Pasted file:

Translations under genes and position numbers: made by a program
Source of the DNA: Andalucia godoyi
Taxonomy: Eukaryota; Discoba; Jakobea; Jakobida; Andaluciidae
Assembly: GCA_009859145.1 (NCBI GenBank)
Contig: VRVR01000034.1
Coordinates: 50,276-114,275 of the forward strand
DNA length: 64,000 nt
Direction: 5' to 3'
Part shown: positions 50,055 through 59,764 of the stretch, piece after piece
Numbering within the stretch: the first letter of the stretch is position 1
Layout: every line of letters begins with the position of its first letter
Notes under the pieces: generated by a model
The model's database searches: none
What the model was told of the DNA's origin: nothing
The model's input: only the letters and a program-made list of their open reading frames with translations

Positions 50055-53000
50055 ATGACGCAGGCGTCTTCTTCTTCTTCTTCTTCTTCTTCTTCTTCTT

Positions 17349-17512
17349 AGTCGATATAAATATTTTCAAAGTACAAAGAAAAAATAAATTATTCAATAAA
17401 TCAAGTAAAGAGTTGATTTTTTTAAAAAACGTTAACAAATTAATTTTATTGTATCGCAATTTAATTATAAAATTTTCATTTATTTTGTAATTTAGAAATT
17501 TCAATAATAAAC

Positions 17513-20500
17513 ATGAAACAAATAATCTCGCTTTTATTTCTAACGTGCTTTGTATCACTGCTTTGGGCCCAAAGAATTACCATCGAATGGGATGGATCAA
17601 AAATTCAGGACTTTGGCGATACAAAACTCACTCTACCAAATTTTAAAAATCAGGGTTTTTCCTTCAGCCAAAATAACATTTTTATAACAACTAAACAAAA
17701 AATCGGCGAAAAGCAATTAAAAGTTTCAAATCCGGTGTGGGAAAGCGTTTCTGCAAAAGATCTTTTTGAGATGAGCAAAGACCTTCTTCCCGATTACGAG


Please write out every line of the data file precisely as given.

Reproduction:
Translations under genes and position numbers: made by a program
Source of the DNA: Andalucia godoyi
Taxonomy: Eukaryota; Discoba; Jakobea; Jakobida; Andaluciidae
Assembly: GCA_009859145.1 (NCBI GenBank)
Contig: VRVR01000034.1
Coordinates: 50,276-114,275 of the forward strand
DNA length: 64,000 nt
Direction: 5' to 3'
Part shown: positions 50,055 through 59,764 of the stretch, piece after piece
Numbering within the stretch: the first letter of the stretch is position 1
Layout: every line of letters begins with the position of its first letter
Notes under the pieces: generated by a model
The model's database searches: none
What the model was told of the DNA's origin: nothing
The model's input: only the letters and a program-made list of their open reading frames with translations

Positions 50055-53000
50055 ATGACGCAGGCGTCTTCTTCTTCTTCTTCTTCTTCTTCTTCTTCTT

Positions 17349-17512
17349 AGTCGATATAAATATTTTCAAAGTACAAAGAAAAAATAAATTATTCAATAAA
17401 TCAAGTAAAGAGTTGATTTTTTTAAAAAACGTTAACAAATTAATTTTATTGTATCGCAATTTAATTATAAAATTTTCATTTATTTTGTAATTTAGAAATT
17501 TCAATAATAAAC

Positions 17513-20500
17513 ATGAAACAAATAATCTCGCTTTTATTTCTAACGTGCTTTGTATCACTGCTTTGGGCCCAAAGAATTACCATCGAATGGGATGGATCAA
17601 AAATTCAGGACTTTGGCGATACAAAACTCACTCTACCAAATTTTAAAAATCAGGGTTTTTCCTTCAGCCAAAATAACATTTTTATAACAACTAAACAAAA
17701 AATCGGCGAAAAGCAATTAAAAGTTTCAAATCCGGTGTGGGAAAGCGTTTCTGCAAAAGATCTTTTTGAGATGAGCAAAGACCTTCTTCCCGATTACGAG